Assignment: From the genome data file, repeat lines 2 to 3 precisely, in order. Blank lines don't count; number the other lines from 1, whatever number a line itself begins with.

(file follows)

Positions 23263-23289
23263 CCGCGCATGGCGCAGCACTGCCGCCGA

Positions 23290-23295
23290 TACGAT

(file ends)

23263 CCGCGCATGGCGCAGCACTGCCGCCGA

Positions 23290-23295